Between 2006 and 2009, the Office of the Attorney General entered into significant settlements with nine different companies that constructed apartment complexes that failed to comply with state and federal accessibility laws. These apartment complexes were located in the cities of Napa, Stockton, Bakersfield, Ventura, Vacaville, Woodland, and Redding. Common allegations in the complaints filed against these companies included failure to design and construct the subject properties so that the public and common use portions of the properties were readily accessible to and usable by individuals with disabilities as required by the Americans with Disabilities Act and failure to design and construct the ground-floor units of the subject properties in accordance with the standards for accessibility provided by California regulations. The settlements in each of these cases required that the companies comply with state and federal design and construction requirements in the construction of any future buildings, correct deficiencies found by the California Attorney General’s Office, and pay civil penalties and attorneys’ fees and costs.
In 2007, the Office of the Attorney General entered into settlements with Kern and Santa Cruz counties regarding accessibility to polling places, in the actions entitled People v. County of Santa Cruz, et. al. and People v. County of Kern, et. al. Each settlement required the counties to improve the accessibility of its polling sites over a multi-year period by taking measures to locate and select more polling sites that comply with state and federal disability access laws or using temporary accessibility measures such as temporary ramps. The settlements also required the counties to employ a disability access consultant to oversee the obligations of the settlement agreement, and provide additional training on selection and setup of polling sites on election days. The settlements resolved complaints filed by the Attorney General’s office after it discovered that polling sites in Kern and Santa Cruz counties had barriers that could make access to the polling site difficult, hazardous or impossible for voters with disabilities. The settlements, remained in effect until March 31, 2011.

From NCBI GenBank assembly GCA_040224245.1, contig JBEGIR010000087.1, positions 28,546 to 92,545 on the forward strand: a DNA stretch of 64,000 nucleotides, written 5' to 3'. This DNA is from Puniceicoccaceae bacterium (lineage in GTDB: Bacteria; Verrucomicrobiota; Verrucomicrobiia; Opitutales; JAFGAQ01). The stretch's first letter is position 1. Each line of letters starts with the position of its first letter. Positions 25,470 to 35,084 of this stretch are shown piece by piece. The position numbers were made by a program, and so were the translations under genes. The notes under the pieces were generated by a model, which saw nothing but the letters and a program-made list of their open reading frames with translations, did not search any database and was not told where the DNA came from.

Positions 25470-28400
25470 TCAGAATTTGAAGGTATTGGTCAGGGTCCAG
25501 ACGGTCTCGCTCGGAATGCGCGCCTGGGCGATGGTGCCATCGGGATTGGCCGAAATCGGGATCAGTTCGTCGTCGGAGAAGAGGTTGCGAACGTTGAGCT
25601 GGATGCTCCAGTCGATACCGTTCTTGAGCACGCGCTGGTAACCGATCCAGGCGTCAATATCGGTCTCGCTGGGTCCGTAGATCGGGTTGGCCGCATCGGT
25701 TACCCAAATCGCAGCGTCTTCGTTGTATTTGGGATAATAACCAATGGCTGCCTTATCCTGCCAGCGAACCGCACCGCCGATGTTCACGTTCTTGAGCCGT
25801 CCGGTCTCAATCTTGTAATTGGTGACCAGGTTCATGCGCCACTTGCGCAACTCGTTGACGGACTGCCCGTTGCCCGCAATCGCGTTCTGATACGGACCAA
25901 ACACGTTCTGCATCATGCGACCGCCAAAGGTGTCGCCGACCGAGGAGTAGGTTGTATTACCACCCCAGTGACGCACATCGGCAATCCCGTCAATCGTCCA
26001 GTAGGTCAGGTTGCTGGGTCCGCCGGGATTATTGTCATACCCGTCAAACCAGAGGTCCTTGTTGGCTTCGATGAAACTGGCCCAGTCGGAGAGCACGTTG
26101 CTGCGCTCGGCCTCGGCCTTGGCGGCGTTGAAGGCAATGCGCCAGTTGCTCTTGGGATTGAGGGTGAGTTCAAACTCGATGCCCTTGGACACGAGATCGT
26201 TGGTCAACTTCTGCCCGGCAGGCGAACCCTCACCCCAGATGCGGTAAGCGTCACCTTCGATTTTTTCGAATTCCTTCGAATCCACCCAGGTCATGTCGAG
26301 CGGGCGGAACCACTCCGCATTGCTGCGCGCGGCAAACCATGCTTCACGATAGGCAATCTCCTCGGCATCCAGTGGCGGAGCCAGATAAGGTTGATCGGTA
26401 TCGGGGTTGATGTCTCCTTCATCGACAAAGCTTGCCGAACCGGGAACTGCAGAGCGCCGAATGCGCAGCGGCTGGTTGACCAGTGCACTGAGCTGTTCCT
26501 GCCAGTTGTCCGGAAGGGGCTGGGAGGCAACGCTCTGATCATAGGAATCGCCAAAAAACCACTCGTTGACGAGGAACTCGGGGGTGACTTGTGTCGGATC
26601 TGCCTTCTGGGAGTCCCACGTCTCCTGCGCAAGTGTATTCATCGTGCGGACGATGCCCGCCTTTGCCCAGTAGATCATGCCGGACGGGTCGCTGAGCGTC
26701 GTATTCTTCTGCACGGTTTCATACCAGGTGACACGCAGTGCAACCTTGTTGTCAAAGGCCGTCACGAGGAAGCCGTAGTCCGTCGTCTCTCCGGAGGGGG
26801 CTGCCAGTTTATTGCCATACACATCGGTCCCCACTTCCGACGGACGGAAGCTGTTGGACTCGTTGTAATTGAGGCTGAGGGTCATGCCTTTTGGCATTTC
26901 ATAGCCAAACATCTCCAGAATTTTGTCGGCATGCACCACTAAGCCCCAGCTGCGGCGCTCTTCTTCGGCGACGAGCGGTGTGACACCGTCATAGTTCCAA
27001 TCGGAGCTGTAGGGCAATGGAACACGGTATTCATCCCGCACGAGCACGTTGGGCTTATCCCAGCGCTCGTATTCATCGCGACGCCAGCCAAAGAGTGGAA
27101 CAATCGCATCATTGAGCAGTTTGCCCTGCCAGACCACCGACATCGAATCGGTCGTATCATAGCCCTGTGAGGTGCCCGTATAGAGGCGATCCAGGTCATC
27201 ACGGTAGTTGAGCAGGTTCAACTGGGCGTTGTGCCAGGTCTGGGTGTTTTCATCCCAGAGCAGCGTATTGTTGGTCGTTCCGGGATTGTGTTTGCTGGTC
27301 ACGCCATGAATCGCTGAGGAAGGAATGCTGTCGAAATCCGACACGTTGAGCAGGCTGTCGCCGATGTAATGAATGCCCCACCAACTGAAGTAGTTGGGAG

In 2007, the Attorney General filed a friend-of-the-court brief in Californians for Disability Rights v. Mervyn’s Department Stores, Inc., a case on appeal in the California First Appellate District. The Attorney General’s brief was filed in support of Californians for Disability Rights, who sued Mervyn’s for maintaining some of its merchandise on movable racks that were placed so closely together that persons who use wheelchairs could not access the merchandise. Asserting that it was a self-service store, Mervyn’s also reportedly did not provide store clerk assistance to help access the inaccessible merchandise. After a trial, the court held in favor of Mervyn’s finding that the store’s placement of the merchandise did not violate the federal American’s with Disabilities Act (ADA) or California’s Unruh Civil Rights Act or Disabled Persons Act. The Attorney General’s friend-of-the-court brief argued that the trial court erred in applying federal law standards i.e. the ADA, to the two California statutes mentioned above. The Court of Appeal reversed the trial court order, and, addressing only the claims predicated on the ADA, held that under federal law, the retailer must remove architectural barriers to access where such removal is “readily achievable” and, if not readily achievable because of great difficulty or expense, must adopt alternative methods for making its merchandise available to disabled individuals by the provision of customer assistance or other means. The Court of Appeal did not decide the issue regarding the purely state law claims that the Attorney General’s Office raised in its brief, but remanded those and other issues to the trial court for further proceedings.